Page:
It is therefore important to become comfortable with not wearing a mask and with putting it back on. Remember that there is no need to clear the mask in one go. put it back on. There is no correct speed to fill the mask and you can do this as quickly or as slowly as you like. If you wear contact lenses you will need to close your eyes during this exercise. and clear it. With your mask now off. Reason to Learn While unlikely. Keep a firm grip on the mask as it could be very difficult if you drop it. Some people have difficulty knowing whether they are exhaling from their nose or mouth. You may also want to intentionally remove your mask underwater in order to adjust the strap or change masks. Remember to look up as you clear your mask. If you have long hair you'll need to be careful not to tangle it in the mask strap. Pull the mask strap over the top of your head and allow the mask to come away from your face.flooded with water. you should hold it in front of you with both hands. If you have trouble exhaling from your nose try placing your tongue on the roof of your mouth while exhaling .your instructor will . You can repeat steps 2-4 as many times a necessary to clear the mask. Peel the rubber skirt at the top of your mask off your face and allow water to slowly fill your mask. Take is slow and steady and be cautious of tangles. Even if you don't wear contact lenses you might find it more comfortable to keep your eyes closed. it is possible that your mask can be knocked off while diving. Step 1 Begin by relaxing and breathing normally. Holding the mask with one hand.most people find that this forces you to exhale through your nose. This could be caused by accidentally making contact with another diver or by a broken mask strap. Continue breathing normally with the mask off. breathe normally while it's off. Remember to use two fingers on each hand to apply pressure to the top of your mask. Mask Removal & Replacement Take the last skill a little further and completely remove your mask. Aim To remove a scuba mask underwater. replace the mask and clear it. Looking up makes it much easier for the water to flush out of the mask. Don't lift the bottom of the mask as this will cause the mask to fill up with water again as soon as you clear it. When you perform this skill in the open water course you may need to keep the mask off for 60 seconds . use the other hand to grasp the back of the mask strap. You may want to arrange a predetermined way for your instructor to let you know when the mask is clear.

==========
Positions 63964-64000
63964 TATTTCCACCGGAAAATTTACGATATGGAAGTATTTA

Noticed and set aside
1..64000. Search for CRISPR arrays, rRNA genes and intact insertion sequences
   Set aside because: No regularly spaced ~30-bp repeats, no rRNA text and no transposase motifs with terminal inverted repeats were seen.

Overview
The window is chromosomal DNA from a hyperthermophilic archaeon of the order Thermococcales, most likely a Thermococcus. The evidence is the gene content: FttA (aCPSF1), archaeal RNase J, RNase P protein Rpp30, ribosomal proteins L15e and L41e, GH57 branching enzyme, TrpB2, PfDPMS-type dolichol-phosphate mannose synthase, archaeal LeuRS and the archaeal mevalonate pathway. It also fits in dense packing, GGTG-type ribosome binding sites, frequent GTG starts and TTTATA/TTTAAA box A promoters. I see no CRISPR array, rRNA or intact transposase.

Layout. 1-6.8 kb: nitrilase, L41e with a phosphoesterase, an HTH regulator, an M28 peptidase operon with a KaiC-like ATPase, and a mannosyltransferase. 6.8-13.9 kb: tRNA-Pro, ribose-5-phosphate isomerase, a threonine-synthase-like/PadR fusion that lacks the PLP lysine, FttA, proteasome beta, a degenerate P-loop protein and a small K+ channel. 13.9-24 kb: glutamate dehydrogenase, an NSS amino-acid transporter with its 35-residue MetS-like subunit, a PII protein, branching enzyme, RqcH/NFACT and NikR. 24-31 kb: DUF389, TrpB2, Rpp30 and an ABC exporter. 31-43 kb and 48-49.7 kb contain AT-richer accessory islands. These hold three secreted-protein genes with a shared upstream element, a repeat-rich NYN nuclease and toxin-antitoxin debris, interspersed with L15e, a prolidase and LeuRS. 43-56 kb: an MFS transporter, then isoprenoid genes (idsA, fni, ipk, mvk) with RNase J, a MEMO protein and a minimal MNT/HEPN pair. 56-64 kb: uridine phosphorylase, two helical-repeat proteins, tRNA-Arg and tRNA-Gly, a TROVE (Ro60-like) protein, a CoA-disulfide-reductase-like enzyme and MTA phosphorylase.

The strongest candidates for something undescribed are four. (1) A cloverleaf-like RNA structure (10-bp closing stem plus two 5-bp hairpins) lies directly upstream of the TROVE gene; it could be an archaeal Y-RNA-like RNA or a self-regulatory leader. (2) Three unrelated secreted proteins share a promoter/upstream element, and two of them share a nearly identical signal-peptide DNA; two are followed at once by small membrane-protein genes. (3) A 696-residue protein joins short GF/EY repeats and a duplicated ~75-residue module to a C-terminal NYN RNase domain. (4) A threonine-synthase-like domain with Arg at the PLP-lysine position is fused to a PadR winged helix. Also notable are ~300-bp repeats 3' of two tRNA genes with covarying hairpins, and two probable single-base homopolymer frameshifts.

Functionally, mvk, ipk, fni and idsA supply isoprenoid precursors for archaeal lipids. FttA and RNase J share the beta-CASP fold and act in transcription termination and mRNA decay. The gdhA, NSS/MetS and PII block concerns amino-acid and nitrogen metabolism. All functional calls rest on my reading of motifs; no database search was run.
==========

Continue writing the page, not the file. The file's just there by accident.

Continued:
if you have long hair you will need to be cautious about entanglement. Using your index and middle fingers. Check that it's not twisted and is correctly in place. When you're ready to put your mask back on you should start by arranging the strap in front of the mask. leaving the face side of the mask clear. Learn how to comfortably breathe without your mask on. You may find it difficult to breathe with the mask off . securing their alternate air source. Remember: If your mask isn't clearing you may not be exhaling through your nose. Many people confuse exhaling through their mouth and nose. As with taking the mask strap off. Alternate Air Source Use Simulate being out of air by signaling to your buddy. allowing the bubbles to flow freely out of the left regulator vent. With your fingers putting pressure on the top corners of your mask. Try to concentrate on breathing out through your nose or try placing your tongue on the roof of your mouth as you exhale (this forces most people to exhale through their nose). use your other hand to slide the mask strap over your head. look up towards the surface.if you find that water gets up your nose you can try exhaling from your nose. Don't be discouraged if your mask doesn't completely clear on the first attempt . While holding your mask in place. Ensure that the rubber seal is free of any hair or any other objects. and ascending while breathing from their alternate. Push the mask against your face so that the rubber skirt seals and the mask feels comfortable. breathe normally and give your instructor the OK sign. . push against the top corners of your mask. making contact with each other. • • No Mask Breathing This skill is normally done in combination with Mask Removal & Replacement. Take a regular breath from your regulator and exhale through your nose. Pressure on the top of the mask will be adequate and lifting the bottom of the mask will usually lead to the mask reflooding as it's cleared.signal when you can begin to put it back on. Your mask should clear. If bubbles from your regulator go in your face you can tilt your head to the right.just take another breath and try again. Once your mask is clear. If hair is caught under the mask seal it can cause the mask to leak or flood. Remember not to hook your thumbs under the bottom of the mask.